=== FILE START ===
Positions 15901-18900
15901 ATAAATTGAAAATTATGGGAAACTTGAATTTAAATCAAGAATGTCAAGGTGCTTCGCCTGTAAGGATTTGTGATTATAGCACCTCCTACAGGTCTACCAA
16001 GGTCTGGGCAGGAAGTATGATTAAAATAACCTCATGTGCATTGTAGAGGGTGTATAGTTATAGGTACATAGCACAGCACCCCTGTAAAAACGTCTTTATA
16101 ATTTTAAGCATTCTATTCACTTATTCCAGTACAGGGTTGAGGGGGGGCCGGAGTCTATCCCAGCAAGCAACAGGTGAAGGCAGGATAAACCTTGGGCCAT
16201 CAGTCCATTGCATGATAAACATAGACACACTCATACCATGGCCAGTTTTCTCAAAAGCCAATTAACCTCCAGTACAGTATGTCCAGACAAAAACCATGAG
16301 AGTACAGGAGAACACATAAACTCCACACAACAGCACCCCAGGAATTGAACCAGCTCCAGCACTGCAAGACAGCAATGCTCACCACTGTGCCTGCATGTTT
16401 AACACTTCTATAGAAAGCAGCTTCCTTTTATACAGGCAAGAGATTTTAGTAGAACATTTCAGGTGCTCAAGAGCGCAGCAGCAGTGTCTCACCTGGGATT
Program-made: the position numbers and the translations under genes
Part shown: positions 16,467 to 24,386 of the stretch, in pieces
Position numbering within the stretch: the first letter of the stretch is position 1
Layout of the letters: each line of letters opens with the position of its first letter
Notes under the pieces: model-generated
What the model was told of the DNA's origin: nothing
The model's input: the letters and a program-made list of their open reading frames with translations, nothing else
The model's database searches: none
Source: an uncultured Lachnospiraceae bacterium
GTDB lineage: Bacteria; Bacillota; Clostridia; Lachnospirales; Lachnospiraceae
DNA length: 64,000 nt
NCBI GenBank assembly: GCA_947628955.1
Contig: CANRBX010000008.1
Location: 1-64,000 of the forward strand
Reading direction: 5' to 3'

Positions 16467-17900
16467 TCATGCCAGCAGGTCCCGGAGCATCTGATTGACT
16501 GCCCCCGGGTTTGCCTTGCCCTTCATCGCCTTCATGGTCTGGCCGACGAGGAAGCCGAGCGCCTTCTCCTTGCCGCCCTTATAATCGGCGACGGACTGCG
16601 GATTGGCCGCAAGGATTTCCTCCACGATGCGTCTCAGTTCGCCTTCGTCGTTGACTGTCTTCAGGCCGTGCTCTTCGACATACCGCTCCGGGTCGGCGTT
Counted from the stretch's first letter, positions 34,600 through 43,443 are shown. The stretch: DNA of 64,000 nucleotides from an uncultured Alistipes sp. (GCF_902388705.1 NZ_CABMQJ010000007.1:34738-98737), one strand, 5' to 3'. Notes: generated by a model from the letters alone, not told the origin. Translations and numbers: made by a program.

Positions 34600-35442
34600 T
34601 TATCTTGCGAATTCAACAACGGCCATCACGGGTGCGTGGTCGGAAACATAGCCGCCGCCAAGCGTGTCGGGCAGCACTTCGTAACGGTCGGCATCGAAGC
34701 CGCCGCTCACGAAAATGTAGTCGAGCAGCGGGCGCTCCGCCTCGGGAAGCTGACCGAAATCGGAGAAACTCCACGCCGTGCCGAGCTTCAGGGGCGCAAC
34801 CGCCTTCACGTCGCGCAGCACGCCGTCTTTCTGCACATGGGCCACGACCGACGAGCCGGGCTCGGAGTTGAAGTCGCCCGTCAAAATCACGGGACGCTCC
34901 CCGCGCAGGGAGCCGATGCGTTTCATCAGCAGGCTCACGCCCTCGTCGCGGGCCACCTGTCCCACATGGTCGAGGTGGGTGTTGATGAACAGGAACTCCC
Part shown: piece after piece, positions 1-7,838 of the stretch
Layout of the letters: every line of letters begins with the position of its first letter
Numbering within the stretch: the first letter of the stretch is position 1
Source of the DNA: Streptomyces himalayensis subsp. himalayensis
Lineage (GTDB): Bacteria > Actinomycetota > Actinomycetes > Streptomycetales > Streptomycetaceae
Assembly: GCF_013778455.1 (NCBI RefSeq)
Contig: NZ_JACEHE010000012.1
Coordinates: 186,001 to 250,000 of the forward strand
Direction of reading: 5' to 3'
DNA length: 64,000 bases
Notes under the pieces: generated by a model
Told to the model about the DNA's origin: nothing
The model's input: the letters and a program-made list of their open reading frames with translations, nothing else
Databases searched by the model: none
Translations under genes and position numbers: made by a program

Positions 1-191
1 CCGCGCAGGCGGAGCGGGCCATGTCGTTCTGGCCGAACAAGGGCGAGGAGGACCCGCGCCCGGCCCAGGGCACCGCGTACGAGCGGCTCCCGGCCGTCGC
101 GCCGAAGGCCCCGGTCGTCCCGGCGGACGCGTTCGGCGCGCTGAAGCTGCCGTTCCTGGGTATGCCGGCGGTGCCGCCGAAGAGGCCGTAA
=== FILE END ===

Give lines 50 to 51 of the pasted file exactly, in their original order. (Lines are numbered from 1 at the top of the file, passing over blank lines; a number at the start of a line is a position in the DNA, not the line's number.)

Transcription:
1 CCGCGCAGGCGGAGCGGGCCATGTCGTTCTGGCCGAACAAGGGCGAGGAGGACCCGCGCCCGGCCCAGGGCACCGCGTACGAGCGGCTCCCGGCCGTCGC
101 GCCGAAGGCCCCGGTCGTCCCGGCGGACGCGTTCGGCGCGCTGAAGCTGCCGTTCCTGGGTATGCCGGCGGTGCCGCCGAAGAGGCCGTAA